119day prime commercial paper had decreased
 
somewhat.Onefifth of the respondents reported some-what easier policy on compensating balances in
 
midMay, bringing to more than onefourth the
 
proportion that had indicated easier require-ments on balances on one or both of the first
 
two surveys of 1976. There was no marked
 
change of policy on other nonprice terms of 
 
lending in the May survey. The pattern of in-creased willingness to make certain types of 
 
loans continued.In May the responding bankers had reported
 
a relatively optimistic projection of the upcom-ing strength of business loan demand. However,
 
the August survey showed that on balance de-mand was essentially unchanged at responding
 
banks, with threefifths of the banks reporting
 
unchanged demand and the rest equally divided
 
between the moderately weaker and moderately
 
stronger categories. Bankers reported some easQUARTERLY SURVEY—MAY 1976Changes in bank lending practices at selected large banks:Policy on May 15, 1976, compared with policy 3 months earlier
Number of banks; figures in parentheses indicate percentage distribution of total banks reporting
ItemMuchstrongerModeratelystrongerEssentiallyunchangedModeratelyweakerMuchweakerStrength of demand for commercial and in-dustrial loans:1Compared with 3 months earlier
...............
Anticipated in next 3 months
.....................
Loans to nonfinancial businesses:Terms and conditions:Interest rates charged..............................Compensating or supporting balances.Standards of creditworthiness...............Maturity of term loans
..........................
Practice concerning review of credit lines
 
or loan applications:Established customers
............................
New customers.........................................Local service area customers.................Nonlocal service area customers
.........
Factors relating to applicant:2Value as depositor or source of collat-eral business..........................................Intended use of the loan........................Loans to independent finance companies:3Terms and conditions:Interest rates charged..............................Compensating or supporting balances.
 
Enforcement of balance requirements.
 
Establishing new or larger credit lines.Willingness to make other types of loans:Term loans to businesses
...........................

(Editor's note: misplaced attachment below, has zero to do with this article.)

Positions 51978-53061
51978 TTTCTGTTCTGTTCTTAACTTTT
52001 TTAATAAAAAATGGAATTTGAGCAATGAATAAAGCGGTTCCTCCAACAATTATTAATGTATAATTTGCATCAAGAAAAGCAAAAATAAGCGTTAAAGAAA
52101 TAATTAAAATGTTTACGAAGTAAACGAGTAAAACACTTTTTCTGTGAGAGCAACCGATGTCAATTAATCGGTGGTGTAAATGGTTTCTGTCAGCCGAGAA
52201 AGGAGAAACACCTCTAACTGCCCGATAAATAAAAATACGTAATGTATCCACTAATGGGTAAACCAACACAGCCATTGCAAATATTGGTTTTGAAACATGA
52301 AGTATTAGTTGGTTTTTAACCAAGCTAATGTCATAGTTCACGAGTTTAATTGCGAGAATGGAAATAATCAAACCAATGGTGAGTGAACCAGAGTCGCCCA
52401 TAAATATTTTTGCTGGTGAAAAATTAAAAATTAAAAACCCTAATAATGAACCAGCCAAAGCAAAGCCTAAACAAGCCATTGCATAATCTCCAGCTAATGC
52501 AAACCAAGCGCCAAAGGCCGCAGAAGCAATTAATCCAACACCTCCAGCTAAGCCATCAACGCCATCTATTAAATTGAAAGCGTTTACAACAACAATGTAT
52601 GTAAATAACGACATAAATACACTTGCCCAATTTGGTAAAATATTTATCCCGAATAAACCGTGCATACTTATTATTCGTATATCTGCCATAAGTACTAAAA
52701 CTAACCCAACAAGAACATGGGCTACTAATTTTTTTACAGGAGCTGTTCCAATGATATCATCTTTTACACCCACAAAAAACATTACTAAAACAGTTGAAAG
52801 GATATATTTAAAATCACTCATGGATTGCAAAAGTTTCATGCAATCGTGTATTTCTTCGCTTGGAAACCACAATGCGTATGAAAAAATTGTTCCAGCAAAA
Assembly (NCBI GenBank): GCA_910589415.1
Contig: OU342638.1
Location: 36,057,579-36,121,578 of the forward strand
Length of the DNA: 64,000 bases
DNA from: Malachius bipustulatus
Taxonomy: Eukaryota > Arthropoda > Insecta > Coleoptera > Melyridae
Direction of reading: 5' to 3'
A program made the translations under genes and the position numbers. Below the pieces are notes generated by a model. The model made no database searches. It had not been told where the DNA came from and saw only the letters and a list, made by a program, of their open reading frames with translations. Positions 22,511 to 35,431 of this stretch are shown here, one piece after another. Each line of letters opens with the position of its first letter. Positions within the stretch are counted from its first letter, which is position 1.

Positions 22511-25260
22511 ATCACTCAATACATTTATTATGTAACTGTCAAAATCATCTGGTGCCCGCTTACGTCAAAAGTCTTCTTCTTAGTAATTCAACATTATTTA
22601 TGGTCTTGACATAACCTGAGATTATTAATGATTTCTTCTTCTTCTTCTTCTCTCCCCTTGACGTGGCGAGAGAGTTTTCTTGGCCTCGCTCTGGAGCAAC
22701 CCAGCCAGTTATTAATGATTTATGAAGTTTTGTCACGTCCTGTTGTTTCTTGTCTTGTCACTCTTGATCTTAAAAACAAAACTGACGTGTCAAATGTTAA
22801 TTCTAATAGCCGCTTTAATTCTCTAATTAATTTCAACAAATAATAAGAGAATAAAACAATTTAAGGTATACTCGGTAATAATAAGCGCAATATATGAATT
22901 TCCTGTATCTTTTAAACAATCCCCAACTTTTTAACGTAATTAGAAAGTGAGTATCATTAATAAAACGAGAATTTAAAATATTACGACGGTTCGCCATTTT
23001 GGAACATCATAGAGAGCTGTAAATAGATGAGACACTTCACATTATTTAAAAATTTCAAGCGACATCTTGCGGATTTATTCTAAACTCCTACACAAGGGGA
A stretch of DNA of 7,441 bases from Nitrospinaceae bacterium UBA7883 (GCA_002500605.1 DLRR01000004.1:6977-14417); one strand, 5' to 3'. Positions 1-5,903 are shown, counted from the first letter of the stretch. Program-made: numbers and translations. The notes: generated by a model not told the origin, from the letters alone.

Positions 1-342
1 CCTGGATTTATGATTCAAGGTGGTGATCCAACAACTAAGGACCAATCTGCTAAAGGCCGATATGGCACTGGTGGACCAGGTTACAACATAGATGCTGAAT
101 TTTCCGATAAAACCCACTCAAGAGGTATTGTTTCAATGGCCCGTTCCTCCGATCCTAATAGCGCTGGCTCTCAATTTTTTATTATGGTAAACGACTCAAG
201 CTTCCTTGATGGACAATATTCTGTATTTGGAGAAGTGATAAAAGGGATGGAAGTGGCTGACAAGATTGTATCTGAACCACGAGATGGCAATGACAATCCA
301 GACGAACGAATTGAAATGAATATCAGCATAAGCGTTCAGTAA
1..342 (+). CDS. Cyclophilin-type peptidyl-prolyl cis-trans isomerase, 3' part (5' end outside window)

Consumer instalment loans
.......................
Singlefamily mortgage loans
...................
Multifamily mortgage loans......................All other mortgage loans
...........................
Participation loans with correspondentbanks
......................................................
Loans to brokers..........................................
121121(100.0)(100.0)
Total
120 (100.0)121(100.0)121 (100.0)121(100.0)121(100.0)121(100.0)121(100.0)121 (100.0)121121121121121121(100.0)(100.0)(100.0)(100.0)(100.0)(100.0)
Total17 (14.0)
 
64 (52.9)75 (62.1)
 
55 (45.4)28 (23.1)
 
2 (1.7)
1(-8)
Much firmer
 
policyModerately
 
firmer policyEssentiallyunchangedModerately
 
easier policyMuch
 
easier policy
(.8)
(1.7)
(.8)
(1.7)
(1.7)
 
(4.1)101(84.1)17(14.2)95(78.5)23(19.0)111(91.7)3(2.5)107(88.5)13(10.7)
(.8)
(1.7)
(2.5)
(.8)(.8)
9 (7.4)
 
3 (2.5)
111
104114107103115(91.7)(85.9)(94.2)(88.5)(85.2)(95.0)14
612(6.6)(H.6)
(5.0)(9.9)(7.4)(2.5)1(.8)117(96.7)3(2.5)116(95.9)5(4.1)3 (2.5)110(90.9)8(6.6)6 (5.0)102(84.2)11(9.1)(1.7)Considerably
 
less willingModerately
 
less willingEssentiallyunchangedModerately
 
more willingConsiderably
 
more willing121120(100.0)(100.0)(100.0)1(8)1201(.8)118(100.0)2 (1.7)120(100.0)2 (1.7)121(100.0)1(.8)121(100.0)1(8)
(.8)
(2.5)
(1.7)
(.8)
88(72.8)31(25.6)80(66.6)32(26.7)8(6.7)97(80.9)18(15.0)1(.8)111(94.1)3(2.5)103(85.9)13(10.8)1(.8)99(81.8)18(14.9)3(2.5)101(83.5)17(14.0)2(1.7)1After allowance for bank’s usual seasonal variation. 3“Independent,” or “noncaptive,” finance companies are finance2 For these factors, firmer means the factors were considered to be companies other than those organized by a parent company mainly
 
more important in making decisions for approving credit requests, for the purpose of financing dealer inventory and carrying instalment
 
and easier means they were considered to be less important. loans generated through the sale of the parent company’s products.
 
April 1977